Put down that cotton swab! A new study in the Journal of Pediatrics conducted by researchers at Nationwide Children’s Hospital found that approximately 12,500 children under the age of 18 enter and get treated by emergency departments ear injuries caused by cotton swabs each day.
About 34 children are seen for injuries related to the use of swabs. While many adults believe cleaning their ears is an important part of their hygiene routine, ear cleaning is not necessary.
Research was conducted by examining hospital visit data for 20 years (between 1990 and 2010). They discovered that 260,000 children arrived at the emergency room with ear injuries, consisting of tissue ears of the tympanic membrane and problems with the ear drum. Most of the damage was caused when children were tasked with cleaning their own ears.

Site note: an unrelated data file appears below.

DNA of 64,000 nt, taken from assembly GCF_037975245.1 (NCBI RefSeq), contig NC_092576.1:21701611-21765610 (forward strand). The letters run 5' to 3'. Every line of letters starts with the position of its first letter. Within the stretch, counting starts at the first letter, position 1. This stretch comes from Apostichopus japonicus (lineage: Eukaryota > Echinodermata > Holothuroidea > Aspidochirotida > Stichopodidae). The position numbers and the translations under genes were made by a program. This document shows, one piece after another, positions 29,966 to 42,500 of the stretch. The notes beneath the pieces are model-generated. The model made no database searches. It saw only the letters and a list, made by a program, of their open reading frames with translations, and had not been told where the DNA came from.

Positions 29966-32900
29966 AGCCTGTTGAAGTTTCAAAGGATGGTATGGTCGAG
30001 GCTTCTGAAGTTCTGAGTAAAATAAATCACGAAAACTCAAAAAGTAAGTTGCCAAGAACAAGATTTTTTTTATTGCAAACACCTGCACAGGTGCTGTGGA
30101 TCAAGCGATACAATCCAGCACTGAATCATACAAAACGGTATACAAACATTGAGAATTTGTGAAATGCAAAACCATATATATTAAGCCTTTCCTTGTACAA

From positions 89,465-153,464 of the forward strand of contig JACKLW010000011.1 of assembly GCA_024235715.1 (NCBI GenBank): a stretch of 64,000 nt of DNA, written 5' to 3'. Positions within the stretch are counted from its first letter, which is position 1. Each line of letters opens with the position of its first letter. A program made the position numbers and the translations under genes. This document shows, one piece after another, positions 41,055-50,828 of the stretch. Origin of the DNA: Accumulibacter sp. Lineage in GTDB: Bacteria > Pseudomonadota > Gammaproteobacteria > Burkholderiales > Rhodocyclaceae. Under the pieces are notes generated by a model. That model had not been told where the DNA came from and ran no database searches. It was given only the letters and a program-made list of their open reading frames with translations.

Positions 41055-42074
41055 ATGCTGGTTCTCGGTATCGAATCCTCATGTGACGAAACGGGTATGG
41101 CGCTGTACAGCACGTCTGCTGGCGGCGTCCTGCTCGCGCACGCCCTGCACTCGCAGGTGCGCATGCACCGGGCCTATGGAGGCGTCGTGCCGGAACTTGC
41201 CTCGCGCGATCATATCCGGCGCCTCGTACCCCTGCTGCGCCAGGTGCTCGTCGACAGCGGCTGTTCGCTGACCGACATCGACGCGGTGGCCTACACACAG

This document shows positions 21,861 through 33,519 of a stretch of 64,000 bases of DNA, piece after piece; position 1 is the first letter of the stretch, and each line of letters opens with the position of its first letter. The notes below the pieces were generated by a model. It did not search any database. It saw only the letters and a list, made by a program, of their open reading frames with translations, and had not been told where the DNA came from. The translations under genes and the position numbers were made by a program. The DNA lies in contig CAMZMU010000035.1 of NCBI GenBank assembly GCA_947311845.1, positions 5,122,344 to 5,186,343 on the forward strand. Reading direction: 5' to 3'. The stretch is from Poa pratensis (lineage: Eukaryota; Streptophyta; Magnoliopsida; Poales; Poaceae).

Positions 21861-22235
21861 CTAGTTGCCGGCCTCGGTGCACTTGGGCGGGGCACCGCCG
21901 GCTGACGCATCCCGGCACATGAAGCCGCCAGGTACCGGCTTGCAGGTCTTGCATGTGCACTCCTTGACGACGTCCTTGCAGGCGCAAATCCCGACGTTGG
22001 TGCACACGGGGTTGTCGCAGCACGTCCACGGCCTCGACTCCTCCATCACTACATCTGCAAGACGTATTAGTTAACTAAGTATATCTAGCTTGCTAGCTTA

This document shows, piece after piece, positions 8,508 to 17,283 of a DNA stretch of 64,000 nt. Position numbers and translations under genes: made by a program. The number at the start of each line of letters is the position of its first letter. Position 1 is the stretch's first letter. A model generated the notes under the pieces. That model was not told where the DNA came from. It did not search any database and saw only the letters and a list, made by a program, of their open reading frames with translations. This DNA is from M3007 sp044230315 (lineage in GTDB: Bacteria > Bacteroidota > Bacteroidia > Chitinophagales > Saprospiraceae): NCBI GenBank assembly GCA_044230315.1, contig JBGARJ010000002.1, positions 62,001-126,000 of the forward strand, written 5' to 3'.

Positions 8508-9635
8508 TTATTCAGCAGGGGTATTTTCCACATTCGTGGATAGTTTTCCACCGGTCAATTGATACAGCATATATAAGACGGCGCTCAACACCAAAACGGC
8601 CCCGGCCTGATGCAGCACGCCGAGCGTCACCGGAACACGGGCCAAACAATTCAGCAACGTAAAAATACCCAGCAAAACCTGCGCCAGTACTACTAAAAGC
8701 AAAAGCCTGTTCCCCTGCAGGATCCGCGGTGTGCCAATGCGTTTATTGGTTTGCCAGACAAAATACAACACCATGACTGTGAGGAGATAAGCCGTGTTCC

Cuts in the ear canals, perforated ear drums and dislocated hearing bones are all causes of cotton swab use. These injuries can lead to hearing loss, dizziness or ringing in the ears.
The ear is a self-cleaning body part and there is no need to dig out ear wax. Simply wiping away excess wax when it reaches the outer ear is enough. Doctors recommend against using ear irrigators, candles and other home remedies, as well.
The study showed that 99 percent of patients did not suffer permanent damage, but those who did had permanent hearing loss.
Read more at CNN.